HAVING REGARD to Article 5 b) of the Convention on the Organisation for Economic Co-operation and Development of 14 December 1960;
CONSIDERING that the integration of financial consumer protection policies into regulatory and supervisory frameworks contributes to strengthening financial stability;
CONSIDERING that consumer trust and confidence is important for the proper functioning of the financial system and that consumers should be knowledgeable, safe and secure in their dealings with financial services providers and their intermediaries;
CONSIDERING the need for improved financial education and awareness to ensure consumers make informed choices that support their own financial well-being;
HAVING REGARD to the Recommendation of the Council on Principles and Good Practices for Financial Education and Awareness [C(2005)55/REV1] and the Recommendation of the Council on Good Practices on Financial Education and Awareness relating to Credit [C(2009)62];
NOTING the endorsement by the G20 on 3-4 November 2011 of the High-Level Principles on Financial Consumer Protection as developed by the OECD Task Force on Financial Consumer Protection of the Committee on Financial Markets;
CONSIDERING that governments and relevant public, consumer and private institutions in OECD Members and non-Members may benefit from high-level principles on financial consumer protection;
CONSIDERING that the High-Level Principles are voluntary and non-binding and that they are designed to complement, not substitute for, existing international financial principles or guidelines;
On the proposal of the Committee on Financial Markets;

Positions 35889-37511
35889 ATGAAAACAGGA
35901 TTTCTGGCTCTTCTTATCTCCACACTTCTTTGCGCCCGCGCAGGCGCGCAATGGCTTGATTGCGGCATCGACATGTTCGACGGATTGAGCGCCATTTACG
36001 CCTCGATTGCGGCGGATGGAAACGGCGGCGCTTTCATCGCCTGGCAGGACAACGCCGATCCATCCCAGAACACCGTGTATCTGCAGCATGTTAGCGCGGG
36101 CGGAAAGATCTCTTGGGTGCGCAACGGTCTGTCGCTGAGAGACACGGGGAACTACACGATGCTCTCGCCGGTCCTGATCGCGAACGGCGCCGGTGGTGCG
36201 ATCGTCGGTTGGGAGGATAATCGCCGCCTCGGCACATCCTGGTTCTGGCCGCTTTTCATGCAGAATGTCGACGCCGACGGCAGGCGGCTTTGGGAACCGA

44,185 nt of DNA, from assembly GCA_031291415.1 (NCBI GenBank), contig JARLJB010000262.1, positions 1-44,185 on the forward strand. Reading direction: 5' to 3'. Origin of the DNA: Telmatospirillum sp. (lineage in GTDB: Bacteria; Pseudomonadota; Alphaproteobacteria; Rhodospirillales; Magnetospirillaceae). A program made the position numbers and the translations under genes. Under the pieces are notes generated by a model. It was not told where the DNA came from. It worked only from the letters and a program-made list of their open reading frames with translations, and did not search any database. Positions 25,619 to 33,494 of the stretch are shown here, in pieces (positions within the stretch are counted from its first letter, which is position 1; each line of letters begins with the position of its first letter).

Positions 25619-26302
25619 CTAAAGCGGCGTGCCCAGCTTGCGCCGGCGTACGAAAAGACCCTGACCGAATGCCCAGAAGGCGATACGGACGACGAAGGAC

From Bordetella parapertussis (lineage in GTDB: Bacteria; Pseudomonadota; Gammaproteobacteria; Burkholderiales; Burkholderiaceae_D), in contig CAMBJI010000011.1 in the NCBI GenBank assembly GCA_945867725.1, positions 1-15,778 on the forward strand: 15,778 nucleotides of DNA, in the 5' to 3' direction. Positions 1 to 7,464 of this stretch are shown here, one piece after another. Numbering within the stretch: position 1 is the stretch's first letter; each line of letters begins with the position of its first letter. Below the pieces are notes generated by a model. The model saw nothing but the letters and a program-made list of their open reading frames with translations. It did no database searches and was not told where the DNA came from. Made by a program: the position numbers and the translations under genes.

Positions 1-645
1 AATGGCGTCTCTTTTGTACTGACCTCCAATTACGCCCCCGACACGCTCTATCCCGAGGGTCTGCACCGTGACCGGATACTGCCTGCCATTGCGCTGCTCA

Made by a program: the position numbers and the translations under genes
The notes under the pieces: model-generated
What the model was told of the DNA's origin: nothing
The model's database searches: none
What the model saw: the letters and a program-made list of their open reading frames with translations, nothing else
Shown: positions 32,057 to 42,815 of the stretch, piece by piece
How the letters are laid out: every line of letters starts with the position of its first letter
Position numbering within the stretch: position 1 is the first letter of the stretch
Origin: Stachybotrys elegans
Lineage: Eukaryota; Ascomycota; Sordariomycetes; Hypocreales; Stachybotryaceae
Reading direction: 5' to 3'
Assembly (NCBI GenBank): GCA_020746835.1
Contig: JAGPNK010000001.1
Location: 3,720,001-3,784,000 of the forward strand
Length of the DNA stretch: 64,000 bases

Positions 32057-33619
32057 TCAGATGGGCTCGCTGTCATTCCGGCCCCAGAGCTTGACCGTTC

I. RECOMMENDS that Members promote the High-Level Principles on Financial Consumer Protection, as set out below, and that, in this regard, governments, regulators, supervisors and other relevant public institutions take due account of and implement these Principles :
A. Legal, Regulatory and Supervisory Framework
1. Financial consumer protection should be an integral part of the legal, regulatory and supervisory framework, and should reflect the diversity of national circumstances and global market and regulatory developments within the financial sector.
2. Regulation should reflect and be proportionate to the characteristics, type, and variety of the financial products and consumers, their rights and responsibilities and be responsive to new products, designs, technologies and delivery mechanisms. Strong and effective legal and judicial or supervisory mechanisms should exist to protect consumers from and sanction against financial frauds, abuses and errors.
3. Financial services providers and authorised agents should be appropriately regulated and/or supervised, with account taken of relevant service and sector specific approaches.
4. Relevant non-governmental stakeholders – including industry and consumer organisations, professional bodies and research communities – should be consulted when policies related to financial consumer protection and education are developed. Access of relevant stakeholders and in particular consumer organisations to such processes should be facilitated and enhanced.